Florida is a no-fault state where drivers are required to carry auto insurance that pays personal injury protection (PIP) benefits. When a policyholder is involved in an accident, PIP benefits pay for medical expenses and certain other costs stemming from the accident such as lost wages and the cost of hiring someone to do household chores. All Florida motorists must carry minimum PIP benefits.
What Is The “injury Threshold” In Florida?
When a crash occurs in Florida, each party involved relies on his or her own policy to cover medical treatment and other expenses. These benefits kick in regardless of who was at fault in the accident. Florida drivers may step outside of the no-fault system and pursue a claim against an at-fault driver only when injuries arising from the crash are deemed permanent, if substantial and permanent scarring or disfigurement happened, or if the substantial and permanent loss of an important bodily function is a result of the crash. If you are injured in a crash in South Florida, an experienced West Palm Beach car accident lawyer can explain more.
By law, all Florida drivers must purchase $10,000 in personal injury protection benefits and $10,000 in property damage liability (PDL) benefits. Florida does not compel motorists to carry bodily injury liability coverage which pays the costs of others’ injuries if an accident happens. It is against the law to operate a motor vehicle in Florida without PIP and PDL insurance, and a driver’s license may be suspended if a driver is found to be without the minimum requirement.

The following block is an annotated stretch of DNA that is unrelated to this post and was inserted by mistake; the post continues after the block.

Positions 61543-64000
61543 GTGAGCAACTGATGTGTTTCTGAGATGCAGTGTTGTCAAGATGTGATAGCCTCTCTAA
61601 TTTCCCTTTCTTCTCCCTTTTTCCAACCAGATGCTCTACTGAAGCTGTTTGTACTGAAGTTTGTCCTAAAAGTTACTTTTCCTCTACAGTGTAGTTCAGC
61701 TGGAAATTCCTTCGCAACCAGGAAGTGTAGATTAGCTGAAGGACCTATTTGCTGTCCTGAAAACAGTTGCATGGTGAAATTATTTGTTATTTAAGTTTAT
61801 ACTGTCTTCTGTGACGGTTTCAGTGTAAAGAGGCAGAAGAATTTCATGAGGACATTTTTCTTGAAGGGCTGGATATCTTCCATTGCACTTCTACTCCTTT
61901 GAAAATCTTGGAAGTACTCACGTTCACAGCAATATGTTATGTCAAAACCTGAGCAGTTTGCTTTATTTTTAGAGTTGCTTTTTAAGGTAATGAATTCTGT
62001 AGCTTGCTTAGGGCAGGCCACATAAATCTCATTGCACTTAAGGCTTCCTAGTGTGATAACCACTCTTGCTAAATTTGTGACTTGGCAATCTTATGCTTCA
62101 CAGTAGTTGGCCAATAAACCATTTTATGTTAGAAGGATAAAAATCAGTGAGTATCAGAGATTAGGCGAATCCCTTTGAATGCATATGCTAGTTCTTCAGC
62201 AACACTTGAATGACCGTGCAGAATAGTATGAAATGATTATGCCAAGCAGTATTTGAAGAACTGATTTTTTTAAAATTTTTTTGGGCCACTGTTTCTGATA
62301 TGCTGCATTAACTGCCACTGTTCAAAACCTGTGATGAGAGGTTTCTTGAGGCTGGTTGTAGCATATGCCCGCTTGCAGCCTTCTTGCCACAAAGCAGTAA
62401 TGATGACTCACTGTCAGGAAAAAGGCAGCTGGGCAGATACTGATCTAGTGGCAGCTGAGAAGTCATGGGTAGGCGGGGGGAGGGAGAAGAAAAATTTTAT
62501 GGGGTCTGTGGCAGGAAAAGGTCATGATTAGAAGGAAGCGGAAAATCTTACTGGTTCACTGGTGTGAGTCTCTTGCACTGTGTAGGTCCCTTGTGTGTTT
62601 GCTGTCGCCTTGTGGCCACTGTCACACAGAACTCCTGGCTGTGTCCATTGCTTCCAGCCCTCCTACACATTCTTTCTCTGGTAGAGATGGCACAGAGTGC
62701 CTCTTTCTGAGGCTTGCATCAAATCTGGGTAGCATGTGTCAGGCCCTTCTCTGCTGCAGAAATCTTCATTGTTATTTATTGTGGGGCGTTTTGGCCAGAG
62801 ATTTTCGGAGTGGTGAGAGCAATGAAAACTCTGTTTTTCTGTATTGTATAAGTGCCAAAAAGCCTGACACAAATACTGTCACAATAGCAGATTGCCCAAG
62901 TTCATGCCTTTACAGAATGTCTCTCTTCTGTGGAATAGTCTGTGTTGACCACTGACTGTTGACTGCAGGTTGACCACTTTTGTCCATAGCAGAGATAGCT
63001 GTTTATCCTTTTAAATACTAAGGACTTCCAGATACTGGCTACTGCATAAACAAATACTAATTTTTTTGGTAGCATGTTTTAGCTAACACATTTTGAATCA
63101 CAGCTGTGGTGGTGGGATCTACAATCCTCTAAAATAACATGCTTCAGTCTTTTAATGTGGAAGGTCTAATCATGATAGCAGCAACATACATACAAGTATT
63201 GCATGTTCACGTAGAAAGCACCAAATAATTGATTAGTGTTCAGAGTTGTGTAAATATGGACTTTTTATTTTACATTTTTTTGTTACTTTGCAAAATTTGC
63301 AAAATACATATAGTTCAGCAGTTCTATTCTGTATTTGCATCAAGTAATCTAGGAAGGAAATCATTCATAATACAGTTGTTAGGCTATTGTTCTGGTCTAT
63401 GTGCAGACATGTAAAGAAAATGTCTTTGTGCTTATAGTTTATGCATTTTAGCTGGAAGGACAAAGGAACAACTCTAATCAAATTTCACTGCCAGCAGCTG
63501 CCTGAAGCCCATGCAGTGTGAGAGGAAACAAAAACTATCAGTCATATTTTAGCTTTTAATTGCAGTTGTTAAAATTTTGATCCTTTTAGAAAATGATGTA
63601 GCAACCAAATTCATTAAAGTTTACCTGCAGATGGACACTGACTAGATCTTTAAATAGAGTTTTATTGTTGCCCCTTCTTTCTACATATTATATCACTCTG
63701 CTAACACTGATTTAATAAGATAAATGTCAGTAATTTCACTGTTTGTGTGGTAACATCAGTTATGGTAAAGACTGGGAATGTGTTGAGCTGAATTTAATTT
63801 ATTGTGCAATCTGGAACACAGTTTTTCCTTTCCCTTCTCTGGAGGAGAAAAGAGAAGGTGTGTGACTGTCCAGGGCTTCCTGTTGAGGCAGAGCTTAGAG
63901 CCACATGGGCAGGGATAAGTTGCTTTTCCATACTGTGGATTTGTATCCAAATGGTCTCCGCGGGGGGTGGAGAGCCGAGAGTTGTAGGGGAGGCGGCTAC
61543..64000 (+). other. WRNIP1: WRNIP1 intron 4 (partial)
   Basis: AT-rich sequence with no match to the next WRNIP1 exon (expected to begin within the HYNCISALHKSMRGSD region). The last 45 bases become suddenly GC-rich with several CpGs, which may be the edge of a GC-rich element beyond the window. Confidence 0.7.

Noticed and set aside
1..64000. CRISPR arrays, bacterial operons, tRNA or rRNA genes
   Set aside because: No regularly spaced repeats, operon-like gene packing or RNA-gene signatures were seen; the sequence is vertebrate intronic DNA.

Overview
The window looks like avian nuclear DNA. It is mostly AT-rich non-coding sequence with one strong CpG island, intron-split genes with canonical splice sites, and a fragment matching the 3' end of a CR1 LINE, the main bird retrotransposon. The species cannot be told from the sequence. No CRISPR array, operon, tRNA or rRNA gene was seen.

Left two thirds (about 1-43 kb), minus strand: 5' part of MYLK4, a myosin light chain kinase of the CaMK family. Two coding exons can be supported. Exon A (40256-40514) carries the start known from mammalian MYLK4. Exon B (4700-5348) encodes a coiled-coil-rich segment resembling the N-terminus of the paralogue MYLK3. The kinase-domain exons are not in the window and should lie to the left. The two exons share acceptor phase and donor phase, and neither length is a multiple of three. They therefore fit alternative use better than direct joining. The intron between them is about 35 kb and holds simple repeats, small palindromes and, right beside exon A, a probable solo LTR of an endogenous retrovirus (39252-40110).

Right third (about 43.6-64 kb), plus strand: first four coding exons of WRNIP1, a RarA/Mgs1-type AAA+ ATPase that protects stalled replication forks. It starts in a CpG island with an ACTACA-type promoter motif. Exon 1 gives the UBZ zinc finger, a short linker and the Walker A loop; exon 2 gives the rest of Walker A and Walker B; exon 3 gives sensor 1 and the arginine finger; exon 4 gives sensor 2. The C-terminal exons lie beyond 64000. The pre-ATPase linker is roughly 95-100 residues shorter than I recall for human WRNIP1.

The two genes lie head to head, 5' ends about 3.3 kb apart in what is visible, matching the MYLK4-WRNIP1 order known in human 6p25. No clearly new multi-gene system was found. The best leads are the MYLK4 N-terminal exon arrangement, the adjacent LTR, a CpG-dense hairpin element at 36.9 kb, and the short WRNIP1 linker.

Is Uninsured Or Underinsured Motorist Coverage Required In Florida?
Motorists in Florida are not forced by law to purchase uninsured or underinsured motorist insurance. The coverage must be offered when an auto insurance policy is purchased. The buyer may reject such coverage, but the rejection must be in writing. Uninsured and underinsured coverage pays additional PIP benefits if a policyholder is hit by a driver who is uninsured or who does not have enough insurance to cover the costs of the policyholder’s medical bills and other damages.
Anyone who is injured by a negligent driver in Palm Beach County or anywhere in South Florida should seek medical attention first. Spinal cord injuries and brain injuries suffered in car crashes can be serious and life-changing; sometimes, brain injuries, in particular, are difficult to identify immediately after they happen. Even if you don’t “feel” injured, seek medical attention after an accident. Do that first.
Finally, anyone who is injured by a negligent driver in Palm Beach County or anywhere in South Florida should have the advice of an experienced West Palm Beach personal injury attorney. Every accident and every personal injury case is different, so a blog like the one you are reading now can only give you a general overview of accidents, insurance, and what you an expect. Your own car accident lawyer can review the details of the accident and your claim and provide the sound legal advice you’ll need after any South Florida traffic collision.